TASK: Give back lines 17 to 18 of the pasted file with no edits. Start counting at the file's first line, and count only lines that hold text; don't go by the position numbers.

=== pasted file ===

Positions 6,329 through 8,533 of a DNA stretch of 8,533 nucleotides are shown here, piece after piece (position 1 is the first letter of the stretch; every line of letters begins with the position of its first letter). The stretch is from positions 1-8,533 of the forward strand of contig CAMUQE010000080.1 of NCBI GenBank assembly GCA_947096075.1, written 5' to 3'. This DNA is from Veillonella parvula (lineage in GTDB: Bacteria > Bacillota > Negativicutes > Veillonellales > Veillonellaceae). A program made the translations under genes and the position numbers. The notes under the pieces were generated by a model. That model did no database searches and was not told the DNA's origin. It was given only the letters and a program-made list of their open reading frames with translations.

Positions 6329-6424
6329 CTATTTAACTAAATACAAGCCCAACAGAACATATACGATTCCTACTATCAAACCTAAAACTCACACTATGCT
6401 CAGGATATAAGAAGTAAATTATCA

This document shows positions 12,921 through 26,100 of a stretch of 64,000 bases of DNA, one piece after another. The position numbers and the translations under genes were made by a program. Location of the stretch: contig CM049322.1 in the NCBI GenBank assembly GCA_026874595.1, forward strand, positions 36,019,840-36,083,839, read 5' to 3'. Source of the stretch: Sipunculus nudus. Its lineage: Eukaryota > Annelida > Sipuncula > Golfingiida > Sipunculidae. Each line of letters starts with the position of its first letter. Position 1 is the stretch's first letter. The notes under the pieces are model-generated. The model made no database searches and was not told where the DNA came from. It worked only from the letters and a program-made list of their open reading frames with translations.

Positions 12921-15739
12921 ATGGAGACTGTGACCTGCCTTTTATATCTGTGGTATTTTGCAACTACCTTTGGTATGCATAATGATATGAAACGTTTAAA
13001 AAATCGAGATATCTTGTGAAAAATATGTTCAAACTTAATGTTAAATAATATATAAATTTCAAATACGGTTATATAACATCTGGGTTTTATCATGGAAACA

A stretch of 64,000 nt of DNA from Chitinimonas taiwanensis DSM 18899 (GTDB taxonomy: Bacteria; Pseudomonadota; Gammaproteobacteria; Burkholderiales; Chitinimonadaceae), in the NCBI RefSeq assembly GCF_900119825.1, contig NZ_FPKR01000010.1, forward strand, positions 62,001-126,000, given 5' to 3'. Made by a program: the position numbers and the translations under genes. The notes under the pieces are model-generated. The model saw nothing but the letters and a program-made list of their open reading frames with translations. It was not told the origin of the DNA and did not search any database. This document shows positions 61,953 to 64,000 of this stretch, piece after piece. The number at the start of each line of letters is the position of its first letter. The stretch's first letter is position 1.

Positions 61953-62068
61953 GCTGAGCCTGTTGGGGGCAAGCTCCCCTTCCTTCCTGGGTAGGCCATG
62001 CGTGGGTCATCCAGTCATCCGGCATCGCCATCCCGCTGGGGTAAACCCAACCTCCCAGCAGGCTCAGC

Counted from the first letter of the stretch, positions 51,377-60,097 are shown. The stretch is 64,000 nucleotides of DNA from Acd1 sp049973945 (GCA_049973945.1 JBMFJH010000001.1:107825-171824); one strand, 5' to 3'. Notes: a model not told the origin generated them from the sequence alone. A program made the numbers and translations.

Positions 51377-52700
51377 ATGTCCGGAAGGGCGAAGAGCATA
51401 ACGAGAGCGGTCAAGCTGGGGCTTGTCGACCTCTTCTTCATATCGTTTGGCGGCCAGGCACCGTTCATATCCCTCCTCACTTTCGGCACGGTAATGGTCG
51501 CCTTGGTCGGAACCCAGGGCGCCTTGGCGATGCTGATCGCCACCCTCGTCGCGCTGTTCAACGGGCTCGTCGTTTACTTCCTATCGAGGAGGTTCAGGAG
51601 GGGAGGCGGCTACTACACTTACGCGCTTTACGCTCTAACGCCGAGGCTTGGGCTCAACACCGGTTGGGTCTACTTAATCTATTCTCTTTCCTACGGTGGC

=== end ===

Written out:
51501 CCTTGGTCGGAACCCAGGGCGCCTTGGCGATGCTGATCGCCACCCTCGTCGCGCTGTTCAACGGGCTCGTCGTTTACTTCCTATCGAGGAGGTTCAGGAG
51601 GGGAGGCGGCTACTACACTTACGCGCTTTACGCTCTAACGCCGAGGCTTGGGCTCAACACCGGTTGGGTCTACTTAATCTATTCTCTTTCCTACGGTGGC